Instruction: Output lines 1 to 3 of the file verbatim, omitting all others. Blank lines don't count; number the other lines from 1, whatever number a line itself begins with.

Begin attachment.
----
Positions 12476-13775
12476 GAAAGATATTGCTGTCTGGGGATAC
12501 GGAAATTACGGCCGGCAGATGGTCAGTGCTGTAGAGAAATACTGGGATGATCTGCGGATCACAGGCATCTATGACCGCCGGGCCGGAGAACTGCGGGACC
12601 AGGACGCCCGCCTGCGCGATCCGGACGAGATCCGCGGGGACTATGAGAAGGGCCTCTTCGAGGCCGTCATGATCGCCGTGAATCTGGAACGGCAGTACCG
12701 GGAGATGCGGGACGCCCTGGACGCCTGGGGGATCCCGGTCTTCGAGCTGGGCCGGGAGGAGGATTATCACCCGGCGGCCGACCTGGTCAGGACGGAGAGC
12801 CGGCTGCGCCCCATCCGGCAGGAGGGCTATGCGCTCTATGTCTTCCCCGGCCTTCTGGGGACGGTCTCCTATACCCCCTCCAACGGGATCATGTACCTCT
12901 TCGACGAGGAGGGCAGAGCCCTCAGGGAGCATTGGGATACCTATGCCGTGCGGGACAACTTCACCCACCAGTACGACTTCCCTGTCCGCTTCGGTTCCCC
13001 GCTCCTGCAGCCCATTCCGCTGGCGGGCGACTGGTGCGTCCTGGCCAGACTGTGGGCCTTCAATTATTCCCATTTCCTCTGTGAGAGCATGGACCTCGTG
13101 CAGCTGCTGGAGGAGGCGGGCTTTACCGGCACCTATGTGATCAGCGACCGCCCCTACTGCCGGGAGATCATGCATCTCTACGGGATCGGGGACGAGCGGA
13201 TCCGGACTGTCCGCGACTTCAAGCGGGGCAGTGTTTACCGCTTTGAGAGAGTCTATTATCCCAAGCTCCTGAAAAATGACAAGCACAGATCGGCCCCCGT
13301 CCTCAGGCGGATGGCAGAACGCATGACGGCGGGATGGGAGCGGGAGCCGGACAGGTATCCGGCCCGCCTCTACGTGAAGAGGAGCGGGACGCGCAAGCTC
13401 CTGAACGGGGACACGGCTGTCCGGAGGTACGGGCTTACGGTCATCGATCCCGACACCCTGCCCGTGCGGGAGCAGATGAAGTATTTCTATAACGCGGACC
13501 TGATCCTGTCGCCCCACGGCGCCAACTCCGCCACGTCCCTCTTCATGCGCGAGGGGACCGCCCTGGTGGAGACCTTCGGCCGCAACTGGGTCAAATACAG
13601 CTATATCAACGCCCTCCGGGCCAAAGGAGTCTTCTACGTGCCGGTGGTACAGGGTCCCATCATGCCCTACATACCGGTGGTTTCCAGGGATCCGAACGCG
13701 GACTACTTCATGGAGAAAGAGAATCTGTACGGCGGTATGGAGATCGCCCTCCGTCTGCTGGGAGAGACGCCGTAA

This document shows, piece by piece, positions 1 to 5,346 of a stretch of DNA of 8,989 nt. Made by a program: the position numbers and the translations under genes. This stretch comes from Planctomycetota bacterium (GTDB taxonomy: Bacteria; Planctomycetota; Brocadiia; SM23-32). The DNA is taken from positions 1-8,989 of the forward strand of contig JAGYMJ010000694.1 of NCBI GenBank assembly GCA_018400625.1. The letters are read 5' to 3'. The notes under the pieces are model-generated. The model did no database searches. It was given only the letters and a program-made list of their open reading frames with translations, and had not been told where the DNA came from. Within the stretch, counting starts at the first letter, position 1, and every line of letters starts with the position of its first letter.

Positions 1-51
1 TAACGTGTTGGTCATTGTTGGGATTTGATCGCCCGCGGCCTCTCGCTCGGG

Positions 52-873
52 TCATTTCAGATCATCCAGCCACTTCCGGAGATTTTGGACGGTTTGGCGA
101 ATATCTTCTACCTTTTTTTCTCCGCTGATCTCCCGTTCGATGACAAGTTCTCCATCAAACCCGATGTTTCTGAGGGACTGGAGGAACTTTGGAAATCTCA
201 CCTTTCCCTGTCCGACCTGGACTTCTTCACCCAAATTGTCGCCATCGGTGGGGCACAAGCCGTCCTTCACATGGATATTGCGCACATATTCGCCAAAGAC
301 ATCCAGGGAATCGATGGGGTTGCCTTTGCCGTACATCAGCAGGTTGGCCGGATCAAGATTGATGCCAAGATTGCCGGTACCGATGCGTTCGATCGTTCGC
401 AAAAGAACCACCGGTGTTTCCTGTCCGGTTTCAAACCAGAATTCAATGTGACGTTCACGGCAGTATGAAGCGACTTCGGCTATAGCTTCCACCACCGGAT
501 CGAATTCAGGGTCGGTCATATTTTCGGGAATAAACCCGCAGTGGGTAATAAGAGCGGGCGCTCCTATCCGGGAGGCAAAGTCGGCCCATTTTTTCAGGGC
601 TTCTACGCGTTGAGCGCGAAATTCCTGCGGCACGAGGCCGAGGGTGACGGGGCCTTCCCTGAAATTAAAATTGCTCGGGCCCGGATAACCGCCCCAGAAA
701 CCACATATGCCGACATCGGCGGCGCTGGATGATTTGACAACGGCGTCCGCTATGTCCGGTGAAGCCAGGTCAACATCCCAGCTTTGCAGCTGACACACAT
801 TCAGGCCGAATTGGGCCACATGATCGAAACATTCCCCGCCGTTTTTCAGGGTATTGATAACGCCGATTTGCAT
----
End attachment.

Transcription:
Positions 12476-13775
12476 GAAAGATATTGCTGTCTGGGGATAC
12501 GGAAATTACGGCCGGCAGATGGTCAGTGCTGTAGAGAAATACTGGGATGATCTGCGGATCACAGGCATCTATGACCGCCGGGCCGGAGAACTGCGGGACC